Soon after, she was successfully stretchered down the forest trail and into the ambulance, then transported to Rotorua Hospital. “The team just wheeled me out... I remember thinking, ‘It’s not that bad; it’s only my foot. Thank God, it’s not my neck or my head.’

“The First Response Unit got there so much quicker than anyone else could have,” Gilmer says. “They’ve taken a lot of pressure off the St John crews. And the fact they’re active bikers [and know the terrain] makes it so much easier to recover bikers who have crashed.”

Mark Woods

Ski-patrol veteran Mark Woods rides for fun when he’s not on the job at Peak Safety, a network of 30 professional safety and medical personnel.

Last year, there were an estimated 500,000 biker and recreational user visits to Rotorua’s Whakarewarewa Forest and its 180km trail network. The town has become a mountain-bike mecca. But as the numbers and network of trails have increased, so has the injury count.

To cope with the pressure, in December 2016 the Rotorua Mountain Bike Club sourced national funding to pay for a professional arm to work alongside its voluntary First Response Unit – enabling a local safety operator, Peak Safety and Emergency Management, to become involved on a paid basis (the scheme now gets substantial backing from ACC).

This patrol system was created initially to cover weekends but, due to demand, their services were extended over the holiday period. This meant two Peak Safety patrollers were on call during daylight hours to help cover any incidents. Over summer 2016–2017, the crew was called out 98 times.

Peak Safety is the brainchild of longtime Whakapapa Ski Area safety services manager Mark “Budgie” Woods. Formed in 1996 as a two-man show, Peak Safety is now a network of 30 professional safety and medical personnel, providing safety and education services for events, the film industry, adventure tourism operators, ski areas and training organisations. Woods is a 35-year veteran of the Whakapapa ski patrol; the 2017 season was his last. “It will be great to be able to go to Ruapehu and just ski for fun.”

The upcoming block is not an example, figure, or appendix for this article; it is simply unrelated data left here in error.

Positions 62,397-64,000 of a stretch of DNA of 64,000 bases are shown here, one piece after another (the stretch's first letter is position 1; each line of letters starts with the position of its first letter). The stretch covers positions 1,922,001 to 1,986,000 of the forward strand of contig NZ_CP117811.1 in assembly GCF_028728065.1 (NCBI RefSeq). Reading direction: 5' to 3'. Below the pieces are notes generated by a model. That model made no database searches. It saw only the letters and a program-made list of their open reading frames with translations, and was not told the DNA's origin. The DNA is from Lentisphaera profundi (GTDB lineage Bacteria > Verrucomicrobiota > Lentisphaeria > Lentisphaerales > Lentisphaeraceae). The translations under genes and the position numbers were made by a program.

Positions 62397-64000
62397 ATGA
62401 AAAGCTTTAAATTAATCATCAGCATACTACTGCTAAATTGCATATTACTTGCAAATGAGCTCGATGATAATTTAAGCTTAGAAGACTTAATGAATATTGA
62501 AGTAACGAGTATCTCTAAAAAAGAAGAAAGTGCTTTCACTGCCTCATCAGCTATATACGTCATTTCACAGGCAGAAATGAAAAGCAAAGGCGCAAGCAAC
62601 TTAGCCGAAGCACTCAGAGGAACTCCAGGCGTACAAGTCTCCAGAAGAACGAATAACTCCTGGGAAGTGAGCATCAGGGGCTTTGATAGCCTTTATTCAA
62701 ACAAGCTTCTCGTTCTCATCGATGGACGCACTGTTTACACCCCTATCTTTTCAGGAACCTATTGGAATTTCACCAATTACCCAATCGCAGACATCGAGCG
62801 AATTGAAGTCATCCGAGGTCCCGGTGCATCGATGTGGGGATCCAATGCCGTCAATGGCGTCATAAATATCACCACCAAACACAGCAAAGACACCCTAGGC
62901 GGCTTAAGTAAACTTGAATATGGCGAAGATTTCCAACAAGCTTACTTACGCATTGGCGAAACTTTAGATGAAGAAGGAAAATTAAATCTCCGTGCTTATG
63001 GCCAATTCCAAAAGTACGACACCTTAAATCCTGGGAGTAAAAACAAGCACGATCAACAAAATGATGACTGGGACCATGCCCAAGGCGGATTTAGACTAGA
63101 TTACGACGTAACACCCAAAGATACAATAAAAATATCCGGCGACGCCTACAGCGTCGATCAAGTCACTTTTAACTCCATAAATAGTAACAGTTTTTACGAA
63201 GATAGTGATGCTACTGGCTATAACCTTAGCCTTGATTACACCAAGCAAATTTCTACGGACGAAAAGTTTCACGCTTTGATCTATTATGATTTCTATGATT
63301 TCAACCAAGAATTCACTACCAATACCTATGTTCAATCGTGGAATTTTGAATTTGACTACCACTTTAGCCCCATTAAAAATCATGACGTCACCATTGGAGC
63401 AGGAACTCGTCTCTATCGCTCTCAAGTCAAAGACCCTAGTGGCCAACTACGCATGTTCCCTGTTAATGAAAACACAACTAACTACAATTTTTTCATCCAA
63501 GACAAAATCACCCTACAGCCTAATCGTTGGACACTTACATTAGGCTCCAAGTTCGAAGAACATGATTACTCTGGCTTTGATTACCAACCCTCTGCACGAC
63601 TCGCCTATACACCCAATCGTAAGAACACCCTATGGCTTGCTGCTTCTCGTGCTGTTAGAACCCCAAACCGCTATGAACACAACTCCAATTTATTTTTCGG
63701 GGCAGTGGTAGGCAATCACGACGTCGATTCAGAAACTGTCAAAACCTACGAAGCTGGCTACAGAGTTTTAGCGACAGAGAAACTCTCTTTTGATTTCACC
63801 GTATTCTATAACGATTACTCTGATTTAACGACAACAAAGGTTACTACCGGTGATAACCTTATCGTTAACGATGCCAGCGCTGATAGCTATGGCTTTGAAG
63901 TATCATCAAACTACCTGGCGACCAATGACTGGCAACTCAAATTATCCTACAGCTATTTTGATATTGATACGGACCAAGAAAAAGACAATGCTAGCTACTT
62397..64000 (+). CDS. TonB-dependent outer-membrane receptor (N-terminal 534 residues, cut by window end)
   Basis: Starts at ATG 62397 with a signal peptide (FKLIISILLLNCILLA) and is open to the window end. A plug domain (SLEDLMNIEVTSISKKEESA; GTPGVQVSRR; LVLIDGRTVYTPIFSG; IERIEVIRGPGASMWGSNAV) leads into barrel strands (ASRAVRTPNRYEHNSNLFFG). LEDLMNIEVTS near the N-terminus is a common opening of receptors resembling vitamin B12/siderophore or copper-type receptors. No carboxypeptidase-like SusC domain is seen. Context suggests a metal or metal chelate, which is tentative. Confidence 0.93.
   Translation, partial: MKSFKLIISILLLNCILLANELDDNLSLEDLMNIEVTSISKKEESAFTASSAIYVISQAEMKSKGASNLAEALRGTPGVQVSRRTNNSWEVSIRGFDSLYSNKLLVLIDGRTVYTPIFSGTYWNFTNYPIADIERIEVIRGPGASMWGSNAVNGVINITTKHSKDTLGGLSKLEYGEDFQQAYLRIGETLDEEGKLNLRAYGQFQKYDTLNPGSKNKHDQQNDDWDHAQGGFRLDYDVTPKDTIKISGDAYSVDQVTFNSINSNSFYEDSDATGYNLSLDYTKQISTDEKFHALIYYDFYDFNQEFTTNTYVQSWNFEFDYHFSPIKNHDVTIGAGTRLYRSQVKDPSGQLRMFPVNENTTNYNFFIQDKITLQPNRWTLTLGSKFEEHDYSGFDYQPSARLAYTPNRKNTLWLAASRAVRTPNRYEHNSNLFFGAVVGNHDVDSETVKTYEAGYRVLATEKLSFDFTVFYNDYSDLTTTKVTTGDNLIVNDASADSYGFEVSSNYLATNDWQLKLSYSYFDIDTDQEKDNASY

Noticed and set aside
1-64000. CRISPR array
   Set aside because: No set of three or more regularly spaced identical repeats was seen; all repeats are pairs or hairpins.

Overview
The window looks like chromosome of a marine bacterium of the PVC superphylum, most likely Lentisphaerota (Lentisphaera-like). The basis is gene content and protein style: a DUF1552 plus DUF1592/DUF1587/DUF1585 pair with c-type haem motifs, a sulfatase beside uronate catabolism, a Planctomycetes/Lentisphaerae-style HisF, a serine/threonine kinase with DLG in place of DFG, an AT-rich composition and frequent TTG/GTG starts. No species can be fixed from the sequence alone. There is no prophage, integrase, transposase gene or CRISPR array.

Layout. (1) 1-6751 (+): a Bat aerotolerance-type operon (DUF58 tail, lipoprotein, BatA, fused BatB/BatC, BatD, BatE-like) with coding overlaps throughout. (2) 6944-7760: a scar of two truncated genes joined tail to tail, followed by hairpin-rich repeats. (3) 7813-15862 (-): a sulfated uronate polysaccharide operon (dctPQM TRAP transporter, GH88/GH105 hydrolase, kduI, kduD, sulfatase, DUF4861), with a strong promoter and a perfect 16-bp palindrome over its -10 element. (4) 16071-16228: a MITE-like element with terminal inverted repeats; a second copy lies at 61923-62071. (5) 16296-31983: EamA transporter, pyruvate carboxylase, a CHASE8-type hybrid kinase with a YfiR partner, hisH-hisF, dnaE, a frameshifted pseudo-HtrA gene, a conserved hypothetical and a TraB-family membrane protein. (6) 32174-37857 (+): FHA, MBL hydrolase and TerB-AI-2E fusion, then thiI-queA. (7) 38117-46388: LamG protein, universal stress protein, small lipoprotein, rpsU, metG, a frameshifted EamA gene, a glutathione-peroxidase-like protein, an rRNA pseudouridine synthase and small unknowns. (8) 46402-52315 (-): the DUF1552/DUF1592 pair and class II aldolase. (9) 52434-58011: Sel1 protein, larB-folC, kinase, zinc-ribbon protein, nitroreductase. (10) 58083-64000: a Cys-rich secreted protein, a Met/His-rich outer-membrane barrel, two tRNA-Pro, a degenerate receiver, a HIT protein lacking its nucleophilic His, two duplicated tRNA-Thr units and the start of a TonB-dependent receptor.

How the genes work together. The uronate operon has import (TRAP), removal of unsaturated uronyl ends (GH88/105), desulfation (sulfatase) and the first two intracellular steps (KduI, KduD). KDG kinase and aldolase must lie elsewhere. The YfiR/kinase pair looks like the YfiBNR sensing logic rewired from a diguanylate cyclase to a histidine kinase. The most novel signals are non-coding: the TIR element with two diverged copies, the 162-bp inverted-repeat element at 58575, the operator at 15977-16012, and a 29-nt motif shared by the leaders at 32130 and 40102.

Mountain biking is another passion for Woods, and that was a factor in his relocation to Rotorua in 2006, well before he became involved with the First Response team. “With Crankworx returning this year, it’s going to be full on. We’ll be providing safety for the event and it’s professionally challenging. It’s critical we get it right.”

He says the skill set from years of ski-patrol work translates well to this type of event. “There are bits of terrain that are pretty technical to extract injured people from. We’ve done a lot of planning to make sure we have every eventuality covered, including roped lowers for some situations.”

Last year, the Peak team introduced some creative Kiwi ideas that Crankworx has adopted worldwide. “We’ve developed a robust concussion protocol for assessing the athletes after an injury, which determines if they’re fit to continue riding or not,” says Woods. “This was driven by our medical directors, Ben McHale and Tom Reynolds. These guys are decent athletes themselves.”

Accident statistics from 2017 show most riders who needed help from the First Response Unit were in the 10-19 age bracket, followed closely by the 20-29 and 40-49 groups. Many were locals, which reflects how the sport is taking off in Rotorua. On average, the unit responded to more than one incident a day, with several days including four or more rescues.

Back in Rotorua Hospital, a few days after her crash, Zoe Gilmer is on bed-rest and a lot of pain-relief medication. A volunteer patroller herself, she’s philosophical about facing a three-month break from the bike. “Yeah, I’m getting the hang of this now,” she says, admiring her fresh purple cast.

“I was in here not long ago when I broke my arm [in another mountain-biking accident]. They’re really good people. They manage your pain well and there’s TV to watch. You just have to get your head around it.” 

If you’re mountain biking in Rotorua and have an accident in the Whakarewarewa Forest trail network, phone 0800 WHAKA 1 from your cellphone. Always follow simple safety procedures: ride to your ability (start on easy tracks); wear a helmet and appropriate gear for the conditions; check your bike (make sure the bolts are tight, brakes are working and tyres are correctly filled). Rotorua has nine bike shops if you need any help.

This was published in the March 2018 issue of North & South.